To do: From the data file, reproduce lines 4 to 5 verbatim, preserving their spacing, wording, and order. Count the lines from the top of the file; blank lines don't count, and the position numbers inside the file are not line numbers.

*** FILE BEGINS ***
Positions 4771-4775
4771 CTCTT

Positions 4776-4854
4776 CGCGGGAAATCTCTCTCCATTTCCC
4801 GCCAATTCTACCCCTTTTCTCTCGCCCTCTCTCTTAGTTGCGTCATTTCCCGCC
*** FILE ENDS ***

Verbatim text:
4776 CGCGGGAAATCTCTCTCCATTTCCC
4801 GCCAATTCTACCCCTTTTCTCTCGCCCTCTCTCTTAGTTGCGTCATTTCCCGCC